Publishers Weekly Review
In 1944, 17-year-old Japanese-American Haruko, from Colorado, and German-American Margot, from Iowa, are imprisoned with their families in a Department of Justice-run internment camp for "enemy aliens" suspected by the U.S. government of being spies. (The camp differs from WWII War Relocation Authority-run camps to which West Coast Japanese residents were relocated en masse, an author's note explains.) Although the two groups in the Texas camp rarely mix, the young women are immediately drawn to each other. Both are experiencing family problems: Haruko worries about her brother, who is serving in the U.S. Army's Japanese division, and wonders what her father had to do with her family's relocation; Margot's father finds himself courted by Nazi idealists as their situation worsens, and her pregnant mother fears yet another miscarriage. Camp life, with its daily indignities and occasional tragedies, grows tense, and the two girls find their friendship intensifying. Hesse (The Girl in the Blue Coat) draws Margot and Haruko realistically and sympathetically, bolstered by research into WWII internment camps, in a moving book that successfully describes an unjust aspect of U.S. history. Ages 12-up. Agent: Ginger Clark, Curtis Brown. (Sept.) © Copyright PWxyz, LLC. All rights reserved.
Library Journal Review
Gr 9 Up-Crystal City, TX, 1944. Haruko and her family are reunited with her father at an internment camp. Crystal City is unique for having both German and Japanese families. While trying to adjust to her new home, Haruko is drawn to Margot, the only German girl attending her high school. Despite their many differences, they are united by one shared experience: the camp is ruining both of their families. Haruko worries about her soldier brother and distrusts her father. Margot is concerned about her mother's ailing health and her father's growing alliance with Nazi supporters. As their secret friendship becomes more intense and tension rises among the camp prisoners, they must determine if they can trust anyone-even each other. The author of Girl in the Blue Coat returns with another superb historical fiction novel for YA collections. Hesse deftly balances actual events from Crystal City with a resonating fictional story of forbidden friendship and love. By switching between Haruko's and Margot's narratives, and even including brief flash-forwards from both characters, Hesse weaves an engaging mystery. VERDICT A satisfying and bittersweet novel, perfect for those who enjoyed Markus Zusak's The Book Thief or Sherri L. Smith's Flygirl.-Kaetlyn Phillips, Yorkton, Sask. © Copyright 2018. Library Journals LLC, a wholly owned subsidiary of Media Source, Inc. No redistribution permitted.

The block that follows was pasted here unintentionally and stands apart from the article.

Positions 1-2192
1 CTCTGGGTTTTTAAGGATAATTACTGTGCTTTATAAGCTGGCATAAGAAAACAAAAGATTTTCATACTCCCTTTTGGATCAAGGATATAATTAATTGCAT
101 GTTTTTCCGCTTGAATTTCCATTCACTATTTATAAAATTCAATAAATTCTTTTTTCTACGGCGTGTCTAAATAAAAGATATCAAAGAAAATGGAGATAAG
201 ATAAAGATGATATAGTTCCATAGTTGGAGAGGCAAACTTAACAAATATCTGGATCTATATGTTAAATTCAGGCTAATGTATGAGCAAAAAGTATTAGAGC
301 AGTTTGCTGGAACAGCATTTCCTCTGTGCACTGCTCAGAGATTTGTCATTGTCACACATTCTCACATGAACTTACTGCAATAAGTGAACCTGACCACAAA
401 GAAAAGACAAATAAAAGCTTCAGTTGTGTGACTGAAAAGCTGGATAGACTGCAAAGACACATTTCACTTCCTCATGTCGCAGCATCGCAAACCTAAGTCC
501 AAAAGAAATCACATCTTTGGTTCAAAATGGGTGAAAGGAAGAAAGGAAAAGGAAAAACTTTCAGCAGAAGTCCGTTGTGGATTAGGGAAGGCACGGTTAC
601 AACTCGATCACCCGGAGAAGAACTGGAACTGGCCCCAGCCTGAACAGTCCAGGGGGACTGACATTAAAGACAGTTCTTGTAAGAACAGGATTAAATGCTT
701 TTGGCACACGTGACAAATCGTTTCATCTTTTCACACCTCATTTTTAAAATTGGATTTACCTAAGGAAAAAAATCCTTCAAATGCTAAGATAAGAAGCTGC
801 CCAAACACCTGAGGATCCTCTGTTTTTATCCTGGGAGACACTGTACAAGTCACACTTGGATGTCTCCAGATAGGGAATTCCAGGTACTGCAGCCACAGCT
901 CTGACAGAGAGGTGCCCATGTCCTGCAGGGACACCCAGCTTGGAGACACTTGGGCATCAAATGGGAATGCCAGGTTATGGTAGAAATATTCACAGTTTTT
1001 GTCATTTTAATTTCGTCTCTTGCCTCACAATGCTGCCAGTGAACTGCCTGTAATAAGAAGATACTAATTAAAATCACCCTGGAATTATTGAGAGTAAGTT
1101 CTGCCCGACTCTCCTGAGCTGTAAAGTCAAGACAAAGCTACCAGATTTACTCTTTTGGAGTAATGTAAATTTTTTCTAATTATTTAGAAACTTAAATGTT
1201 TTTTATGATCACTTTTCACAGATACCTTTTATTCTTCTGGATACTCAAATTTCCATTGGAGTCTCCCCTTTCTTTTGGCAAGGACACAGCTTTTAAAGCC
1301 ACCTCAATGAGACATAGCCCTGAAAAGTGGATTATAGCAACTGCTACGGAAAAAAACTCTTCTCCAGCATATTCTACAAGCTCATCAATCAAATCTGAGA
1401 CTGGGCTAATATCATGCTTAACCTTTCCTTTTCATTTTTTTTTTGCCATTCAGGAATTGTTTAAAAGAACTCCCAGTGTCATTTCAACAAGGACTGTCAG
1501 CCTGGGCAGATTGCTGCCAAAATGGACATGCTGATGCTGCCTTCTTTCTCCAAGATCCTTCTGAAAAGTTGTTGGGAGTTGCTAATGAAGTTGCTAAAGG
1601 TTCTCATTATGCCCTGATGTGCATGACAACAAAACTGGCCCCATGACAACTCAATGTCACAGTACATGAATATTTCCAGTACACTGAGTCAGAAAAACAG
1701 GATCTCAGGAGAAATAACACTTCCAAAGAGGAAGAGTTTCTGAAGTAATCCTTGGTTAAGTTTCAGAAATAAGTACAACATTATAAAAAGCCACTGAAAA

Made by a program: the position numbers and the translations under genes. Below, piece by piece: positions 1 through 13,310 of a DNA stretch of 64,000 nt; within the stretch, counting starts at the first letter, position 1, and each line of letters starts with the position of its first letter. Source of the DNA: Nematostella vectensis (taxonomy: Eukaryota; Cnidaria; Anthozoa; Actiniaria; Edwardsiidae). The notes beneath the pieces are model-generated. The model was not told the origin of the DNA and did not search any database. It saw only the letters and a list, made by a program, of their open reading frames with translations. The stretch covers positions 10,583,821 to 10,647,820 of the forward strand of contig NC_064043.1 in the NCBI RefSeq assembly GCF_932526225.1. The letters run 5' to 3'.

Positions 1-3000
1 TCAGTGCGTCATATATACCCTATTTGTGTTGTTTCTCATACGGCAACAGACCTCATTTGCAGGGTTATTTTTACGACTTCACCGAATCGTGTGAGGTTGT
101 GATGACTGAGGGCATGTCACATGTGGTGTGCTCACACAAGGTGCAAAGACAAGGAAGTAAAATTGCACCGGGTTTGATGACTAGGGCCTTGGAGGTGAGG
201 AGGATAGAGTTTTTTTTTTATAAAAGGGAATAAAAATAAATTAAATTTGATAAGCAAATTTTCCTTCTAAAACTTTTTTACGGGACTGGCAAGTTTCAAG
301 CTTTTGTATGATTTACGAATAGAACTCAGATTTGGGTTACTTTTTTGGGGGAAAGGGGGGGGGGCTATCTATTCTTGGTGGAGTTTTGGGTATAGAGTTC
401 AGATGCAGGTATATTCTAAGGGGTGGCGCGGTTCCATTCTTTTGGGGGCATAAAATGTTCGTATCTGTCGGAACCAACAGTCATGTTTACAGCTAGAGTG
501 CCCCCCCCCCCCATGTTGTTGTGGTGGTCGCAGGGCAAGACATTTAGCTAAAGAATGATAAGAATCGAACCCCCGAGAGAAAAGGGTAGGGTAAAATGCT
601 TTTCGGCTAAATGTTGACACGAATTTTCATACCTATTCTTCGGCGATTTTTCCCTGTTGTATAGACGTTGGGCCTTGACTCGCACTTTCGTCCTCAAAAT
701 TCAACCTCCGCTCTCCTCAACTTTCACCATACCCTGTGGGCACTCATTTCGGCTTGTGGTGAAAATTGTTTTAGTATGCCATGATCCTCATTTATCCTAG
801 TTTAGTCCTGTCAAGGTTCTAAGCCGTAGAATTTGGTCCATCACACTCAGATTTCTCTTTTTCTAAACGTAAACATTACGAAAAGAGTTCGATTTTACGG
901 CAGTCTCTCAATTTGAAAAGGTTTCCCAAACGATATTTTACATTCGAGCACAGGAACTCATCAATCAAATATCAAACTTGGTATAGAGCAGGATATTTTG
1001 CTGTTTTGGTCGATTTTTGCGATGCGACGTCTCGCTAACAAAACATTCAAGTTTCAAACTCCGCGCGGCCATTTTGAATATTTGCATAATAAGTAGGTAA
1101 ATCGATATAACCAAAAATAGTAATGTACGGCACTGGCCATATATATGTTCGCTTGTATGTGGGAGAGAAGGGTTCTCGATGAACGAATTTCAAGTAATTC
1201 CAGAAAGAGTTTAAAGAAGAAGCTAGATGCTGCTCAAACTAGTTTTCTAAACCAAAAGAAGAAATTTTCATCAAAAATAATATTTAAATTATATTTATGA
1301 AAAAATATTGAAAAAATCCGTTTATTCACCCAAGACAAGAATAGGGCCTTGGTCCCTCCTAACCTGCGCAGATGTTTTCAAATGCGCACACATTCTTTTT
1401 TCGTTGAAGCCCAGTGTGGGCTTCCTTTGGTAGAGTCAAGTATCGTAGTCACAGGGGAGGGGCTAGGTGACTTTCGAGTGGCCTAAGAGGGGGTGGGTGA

Booklist Review
*Starred Review* It's 1944 and WWII is raging, and Japanese American Haruko and German American Margot and their families both regarded by the U.S. government as enemy aliens have been remanded to the Crystal City, Texas, family internment camp. Though the German and Japanese populations there are largely self-segregated, Haruko and Margot meet and become unlikely friends. As their friendship intensifies, the two girls begin to fantasize about a life together outside the camp, but then two momentous things happen: they experience a moment of unusual, almost frightening intensity, and two little girls, one German and one Japanese, drown in the camp pool. After that, things change dramatically and irredeemably. Hesse (Girl in the Blue Coat, 2016) has written an extraordinary novel of injustice and xenophobia based on real history. The Crystal City camp actually existed, as did a few characters and situations portrayed in the novel. Hesse does a superb job of recreating life as it was lived by innocent people forced to exist surrounded by barbed wire fences and guards. In Haruko and Margot, she has written developed, multidimensional characters who live dramatically on the page. Readers will empathize with them and their plight, wishing the best for them but also understanding, thanks to the author's unsparing honesty and integrity, that not all endings are happy ones.--Cart, Michael Copyright 2010 Booklist